Edwards Distances Himself From 2004 As He Readies For 2008
With John Kerry making noises about trying to recreate himself as an outsider candidate for 2008 and distance himself from the gay marriage issue, and with the mainstream media anointing Hillary already as the nominee-in-waiting, John Edwards is selling his home in the Washington area and returning to North Carolina. He is also being candid about who he blames for the Kerry/Edwards campaignís inability to take an energized Democratic base and stay ahead of an all-terror, all-the-time incumbent: itís all Mary Beth Cahillís fault.
It's traditional for out-of-work politicos to head to Harvard's Institute of Politics for genial wonk talk. It's also traditional for failed veep candidates to put major distance between themselves and their old campaign. The two customs intersected when John Edwards stopped by Cambridge last month. Over lunch, Edwards held a Q&A session with students, faculty and political bigwigs, including Kerry-Edwards campaign manager Mary Beth Cahill, a visiting fellow at the institute. Edwards was asked for one lesson he'd learned from the 2004 campaign. His answer: "Don't listen to Mary Beth Cahill." The response in the room was stunned silence, observers later recalled. "No one laughed when he said it, and Mary Beth grew bright red," said one attendee. "It was very awkward."
It may be awkward, but remember that even Bob Shrum wanted to be more aggressive in responding to the Swifties than Cahill did, and Kerry sided with Cahill until it was too late.
It would be easy to dismiss Edwards as a guy who already had his fifteen minutes of fame. But that would be a mistake. The Kerry camp abandoned Edwardsís "Two Americas" message and misused Edwards from the moment they brought him aboard. It is also true that in the early polling for 2008, Edwards is the only one of the top three Democrats who runs within the margin of error to John McCain, who beats both Kerry and Clinton in head-to-head match-ups (10 points and 8 points respectively). And Edwards is the only one of the three who beats Rudy Giuliani outright.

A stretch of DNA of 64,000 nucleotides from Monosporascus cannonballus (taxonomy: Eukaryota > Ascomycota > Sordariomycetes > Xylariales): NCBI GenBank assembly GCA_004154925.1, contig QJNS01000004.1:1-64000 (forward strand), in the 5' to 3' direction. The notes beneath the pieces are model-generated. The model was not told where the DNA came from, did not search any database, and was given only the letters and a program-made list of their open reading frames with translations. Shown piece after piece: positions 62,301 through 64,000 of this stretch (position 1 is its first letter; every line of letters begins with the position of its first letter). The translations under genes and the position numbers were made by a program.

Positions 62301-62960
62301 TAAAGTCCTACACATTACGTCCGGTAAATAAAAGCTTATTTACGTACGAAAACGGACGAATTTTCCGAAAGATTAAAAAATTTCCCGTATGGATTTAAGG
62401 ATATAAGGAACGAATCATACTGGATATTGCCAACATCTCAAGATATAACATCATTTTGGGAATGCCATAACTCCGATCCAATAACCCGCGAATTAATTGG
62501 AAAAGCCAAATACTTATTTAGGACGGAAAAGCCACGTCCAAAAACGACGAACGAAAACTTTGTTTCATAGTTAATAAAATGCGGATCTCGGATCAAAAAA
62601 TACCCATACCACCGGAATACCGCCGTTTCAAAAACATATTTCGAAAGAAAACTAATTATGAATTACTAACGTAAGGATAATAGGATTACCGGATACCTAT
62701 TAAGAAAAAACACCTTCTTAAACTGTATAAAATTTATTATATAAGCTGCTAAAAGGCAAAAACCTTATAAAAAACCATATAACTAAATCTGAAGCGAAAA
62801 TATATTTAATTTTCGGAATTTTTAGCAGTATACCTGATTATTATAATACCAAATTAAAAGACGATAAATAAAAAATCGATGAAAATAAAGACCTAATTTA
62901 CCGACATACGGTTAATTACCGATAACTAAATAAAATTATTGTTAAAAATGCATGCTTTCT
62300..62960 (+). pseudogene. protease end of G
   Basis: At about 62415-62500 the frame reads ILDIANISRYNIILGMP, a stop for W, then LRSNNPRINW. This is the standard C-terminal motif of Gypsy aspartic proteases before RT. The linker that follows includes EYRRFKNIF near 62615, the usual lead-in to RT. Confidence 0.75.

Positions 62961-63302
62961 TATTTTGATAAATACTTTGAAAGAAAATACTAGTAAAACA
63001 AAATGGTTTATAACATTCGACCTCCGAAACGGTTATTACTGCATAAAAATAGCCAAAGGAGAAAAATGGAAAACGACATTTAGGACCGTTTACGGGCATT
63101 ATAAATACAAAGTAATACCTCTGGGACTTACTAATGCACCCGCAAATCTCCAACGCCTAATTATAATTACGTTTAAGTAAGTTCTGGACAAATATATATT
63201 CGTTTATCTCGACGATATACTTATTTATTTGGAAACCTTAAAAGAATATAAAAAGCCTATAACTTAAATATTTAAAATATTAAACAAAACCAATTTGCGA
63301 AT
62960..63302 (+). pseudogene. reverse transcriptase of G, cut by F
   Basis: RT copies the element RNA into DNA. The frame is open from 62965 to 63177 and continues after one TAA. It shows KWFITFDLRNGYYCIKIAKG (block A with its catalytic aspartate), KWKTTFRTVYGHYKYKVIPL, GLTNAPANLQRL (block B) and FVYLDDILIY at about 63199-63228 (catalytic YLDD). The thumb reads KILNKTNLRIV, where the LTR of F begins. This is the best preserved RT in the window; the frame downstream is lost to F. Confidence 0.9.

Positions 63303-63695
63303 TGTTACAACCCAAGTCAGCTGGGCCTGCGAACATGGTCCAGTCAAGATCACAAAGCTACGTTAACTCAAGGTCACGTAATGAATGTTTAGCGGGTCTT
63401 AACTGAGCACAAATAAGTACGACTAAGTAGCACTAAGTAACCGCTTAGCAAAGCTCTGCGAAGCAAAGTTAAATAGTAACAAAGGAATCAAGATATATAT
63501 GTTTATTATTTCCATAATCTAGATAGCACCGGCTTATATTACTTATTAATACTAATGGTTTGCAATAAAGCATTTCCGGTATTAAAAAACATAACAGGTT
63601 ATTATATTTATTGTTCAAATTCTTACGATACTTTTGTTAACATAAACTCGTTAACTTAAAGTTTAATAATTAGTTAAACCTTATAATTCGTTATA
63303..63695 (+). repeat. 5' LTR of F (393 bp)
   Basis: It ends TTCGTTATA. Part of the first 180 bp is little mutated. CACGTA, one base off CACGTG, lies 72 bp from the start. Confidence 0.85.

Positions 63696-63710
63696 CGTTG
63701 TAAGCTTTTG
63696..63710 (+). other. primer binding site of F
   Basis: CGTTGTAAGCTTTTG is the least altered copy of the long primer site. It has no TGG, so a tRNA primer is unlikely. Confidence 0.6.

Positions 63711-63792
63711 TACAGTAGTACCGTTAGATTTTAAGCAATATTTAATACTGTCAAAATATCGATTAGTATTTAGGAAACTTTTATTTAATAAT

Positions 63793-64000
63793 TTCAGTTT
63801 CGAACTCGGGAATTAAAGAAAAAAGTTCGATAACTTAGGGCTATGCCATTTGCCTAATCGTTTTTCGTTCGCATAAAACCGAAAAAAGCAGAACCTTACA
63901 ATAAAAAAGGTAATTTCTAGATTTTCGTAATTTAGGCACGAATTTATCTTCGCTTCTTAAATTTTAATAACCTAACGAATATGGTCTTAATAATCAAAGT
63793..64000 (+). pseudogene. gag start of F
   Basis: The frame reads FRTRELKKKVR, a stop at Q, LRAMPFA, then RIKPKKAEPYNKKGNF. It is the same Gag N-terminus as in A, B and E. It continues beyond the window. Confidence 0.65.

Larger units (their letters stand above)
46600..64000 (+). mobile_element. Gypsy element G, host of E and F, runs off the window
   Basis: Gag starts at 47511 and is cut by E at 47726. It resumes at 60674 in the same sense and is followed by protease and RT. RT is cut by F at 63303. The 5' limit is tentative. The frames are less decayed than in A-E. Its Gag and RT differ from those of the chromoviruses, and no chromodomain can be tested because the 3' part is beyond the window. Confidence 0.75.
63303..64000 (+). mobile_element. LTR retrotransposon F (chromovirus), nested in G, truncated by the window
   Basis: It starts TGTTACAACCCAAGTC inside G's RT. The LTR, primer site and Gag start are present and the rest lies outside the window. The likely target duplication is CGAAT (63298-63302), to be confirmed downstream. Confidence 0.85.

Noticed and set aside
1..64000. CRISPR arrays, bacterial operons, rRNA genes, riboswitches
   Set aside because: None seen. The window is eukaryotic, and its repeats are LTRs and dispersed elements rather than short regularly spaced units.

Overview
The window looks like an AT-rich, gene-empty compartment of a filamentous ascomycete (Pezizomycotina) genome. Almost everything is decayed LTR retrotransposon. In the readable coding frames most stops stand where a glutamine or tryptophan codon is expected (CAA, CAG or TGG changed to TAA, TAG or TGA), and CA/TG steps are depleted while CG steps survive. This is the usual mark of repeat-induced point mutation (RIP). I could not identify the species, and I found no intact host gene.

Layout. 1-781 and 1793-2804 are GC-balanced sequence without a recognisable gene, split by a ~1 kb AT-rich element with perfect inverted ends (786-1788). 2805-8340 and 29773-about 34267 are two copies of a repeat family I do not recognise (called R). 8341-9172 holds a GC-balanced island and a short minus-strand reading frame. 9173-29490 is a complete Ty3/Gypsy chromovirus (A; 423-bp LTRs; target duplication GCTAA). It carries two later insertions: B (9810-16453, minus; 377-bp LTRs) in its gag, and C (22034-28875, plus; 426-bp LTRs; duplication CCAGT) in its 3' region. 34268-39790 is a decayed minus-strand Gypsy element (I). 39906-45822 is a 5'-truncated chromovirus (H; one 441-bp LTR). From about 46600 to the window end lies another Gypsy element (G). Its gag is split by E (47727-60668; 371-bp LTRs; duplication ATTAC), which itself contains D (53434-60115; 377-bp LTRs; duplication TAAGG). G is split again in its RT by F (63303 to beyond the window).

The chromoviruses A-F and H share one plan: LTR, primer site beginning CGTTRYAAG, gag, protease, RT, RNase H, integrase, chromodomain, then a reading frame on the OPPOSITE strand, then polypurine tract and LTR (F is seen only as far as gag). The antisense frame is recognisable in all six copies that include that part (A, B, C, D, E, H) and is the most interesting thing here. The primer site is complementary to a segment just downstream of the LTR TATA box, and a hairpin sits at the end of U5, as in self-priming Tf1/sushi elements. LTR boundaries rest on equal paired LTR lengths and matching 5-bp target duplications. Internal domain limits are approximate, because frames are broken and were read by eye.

And Edwards' campaign consultant David Axelrod is exactly the kind of non-Beltway Democratic consultant I had in mind months ago who has won at a regional level with aggression and effective media.
Sure, itís early, and yes, there will be new faces on the scene for the Democrats in 2008. But Edwards will run as the Anybody-But-Hillary alternative from the South in 2008, along with Wes Clark, and perhaps Virginia governor Mark Warner. The difference is that Edwards has been through the gauntlet once and seen how not to run a national campaign against a ruthless team of moral degenerates. And that kind of experience cannot be easily dismissed.
But Steve, heís a trial lawyer.
Yeah, but after the treatment this country will get from Bush and Cheney the next three years, even a trial lawyer can be painted as a hero in 2008. And a ticket with some combination of Edwards, Warner, and Clark would do well.